Joey and Doug hit it off, but Katie soon dumps Joey, stating that he's too immature for her. Doug worries that she's playing games with boys and not valuing herself and relationships as a person. He tells her this. She thinks about it briefly but continues doing what she's doing when she begins dating Timothy (Matthew Perry). Timothy is Mr. Perfect Yale Bound Senior. Doug thinks this is great until he remembers a chapter in Fishbinder's book. "He's too perfect!" Doug is right. Timothy is a leech and a new girlfriend every other day. Still, he invites Katie to his prom, and Doug, who is supposed to be meeting Janet's parents for the first time to announce their engagement, arranges the evening at the hotel where Katie will be attending the prom. After peering over Janet's overprotective father's shoulder for half of the night at the young people walking in and out of the prom ballroom, he runs off. Janet is stuck explaining that Doug is not a pervert to her parents, while he crashes the prom and sees that Katie is the center of a lot of male attention. He's worried, but before he can say anything, he's escorted out by several teachers.
When he spots Katie getting into a limo to head to the after-prom at a motel, he crashes that party too. Of course, Katie has been raised well by her father and when Timothy tries to get her to have sex, she tells him that she's not ready and she'd rather it be special. Timothy calls her a bitch. Katie is through with him. She catches Doug there and storms away. Doug, saddened, drives home and hears Dr. Fishbinder giving an interview on his radio station. When Fishbinder admits that he doesn't have any children to a confrontational father on the air, Doug turns around and heads to the station. He chases Fishbinder but ends up crashing through the window and in the hospital.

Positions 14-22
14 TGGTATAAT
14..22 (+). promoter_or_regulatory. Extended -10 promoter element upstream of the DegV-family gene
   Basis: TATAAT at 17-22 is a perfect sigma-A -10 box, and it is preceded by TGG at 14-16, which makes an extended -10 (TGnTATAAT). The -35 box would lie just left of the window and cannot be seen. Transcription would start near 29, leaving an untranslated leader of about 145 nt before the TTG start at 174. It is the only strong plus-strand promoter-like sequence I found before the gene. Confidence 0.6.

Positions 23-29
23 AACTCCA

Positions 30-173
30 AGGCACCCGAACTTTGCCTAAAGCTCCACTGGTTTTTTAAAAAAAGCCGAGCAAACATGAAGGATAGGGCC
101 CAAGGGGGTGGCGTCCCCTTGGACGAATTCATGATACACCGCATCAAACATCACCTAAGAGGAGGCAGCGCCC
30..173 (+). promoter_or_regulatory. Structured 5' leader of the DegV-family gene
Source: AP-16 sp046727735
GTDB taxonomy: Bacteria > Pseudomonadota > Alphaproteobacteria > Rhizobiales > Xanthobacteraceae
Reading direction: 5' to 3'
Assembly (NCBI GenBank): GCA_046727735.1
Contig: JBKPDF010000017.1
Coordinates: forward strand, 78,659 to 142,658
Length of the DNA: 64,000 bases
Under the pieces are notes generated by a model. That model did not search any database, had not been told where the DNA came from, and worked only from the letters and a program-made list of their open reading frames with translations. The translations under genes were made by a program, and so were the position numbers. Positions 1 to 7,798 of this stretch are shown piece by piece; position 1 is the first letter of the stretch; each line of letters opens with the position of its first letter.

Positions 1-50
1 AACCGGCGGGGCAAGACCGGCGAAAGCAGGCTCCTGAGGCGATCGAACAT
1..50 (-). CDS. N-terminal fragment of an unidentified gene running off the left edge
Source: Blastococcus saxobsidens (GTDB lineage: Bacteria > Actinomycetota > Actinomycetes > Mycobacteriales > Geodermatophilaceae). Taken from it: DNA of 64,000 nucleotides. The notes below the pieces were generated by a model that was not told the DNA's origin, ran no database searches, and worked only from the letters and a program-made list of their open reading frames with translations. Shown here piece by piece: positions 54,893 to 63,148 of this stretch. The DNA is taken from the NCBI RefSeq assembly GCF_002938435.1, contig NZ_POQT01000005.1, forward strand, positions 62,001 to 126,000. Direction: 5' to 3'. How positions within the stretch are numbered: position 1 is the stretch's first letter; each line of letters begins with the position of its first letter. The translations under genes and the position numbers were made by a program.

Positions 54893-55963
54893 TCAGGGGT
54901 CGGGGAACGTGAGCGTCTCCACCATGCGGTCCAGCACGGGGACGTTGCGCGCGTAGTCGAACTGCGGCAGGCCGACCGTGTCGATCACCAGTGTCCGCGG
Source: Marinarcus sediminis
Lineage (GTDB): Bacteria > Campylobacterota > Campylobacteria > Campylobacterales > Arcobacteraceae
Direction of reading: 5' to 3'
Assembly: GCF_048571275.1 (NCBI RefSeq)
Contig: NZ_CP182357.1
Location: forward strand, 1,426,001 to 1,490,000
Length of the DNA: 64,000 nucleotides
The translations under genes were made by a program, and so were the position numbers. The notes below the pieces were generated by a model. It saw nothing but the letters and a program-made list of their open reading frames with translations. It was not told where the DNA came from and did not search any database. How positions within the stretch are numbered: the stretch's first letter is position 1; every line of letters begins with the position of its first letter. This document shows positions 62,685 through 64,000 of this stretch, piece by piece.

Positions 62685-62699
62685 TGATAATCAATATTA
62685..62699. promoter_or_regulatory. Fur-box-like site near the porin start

The next morning, Janet and her parents arrive. Doug has a necksprain but is fine and Janet's father is proud of him for watching out for his daughter with such gusto. There are no charges pressed by Fishbinder. Afterward, Doug catches up with Katie at the airport. She's off to Europe (with her old boyfriend Richard and schoolmates) and explains to her father that she knows he did all of it because he cares. They make up, but when Doug goes home, he finds he has a new problem. Little Bonnie has decided to get dressed up and head out on her first date. Doug says he trusts Bonnie, who just giggles and waves. It starts all over again, but this time hopefully, Doug is a bit of a wiser parent.
In a tag to close the film, Doug and Fishbinder agree to do an on-air face-off. Who knows more about parenting? The parent or the shrink?
Best part of story, including ending:
I think it's a great father-daughter comedy. It's very 1980s, which can sometimes be kind of fun. I definitely enjoyed re-watching it after all of these years.
Best scene in story:
Doug and Joey go with Katie drag racing and Doug's Jaguar gets run over by a train. He wants to strangle Joey for leaving it on the train tracks, but instead he faints.
Opinion about the main character:
He is an over-the-top parent, but Tony Danza is always loveable. I didn't love the Todd Bridges cameo, when the writers made a joke about Doug being all for civil rights but he'd never go so far as to -- Then Todd Bridges relieves the audience saying he's there to deliver the water. I know it was 1989, but I don't think it added to the story. It also didn't seem like something the character Doug would actually say. To me, it seemed out of place.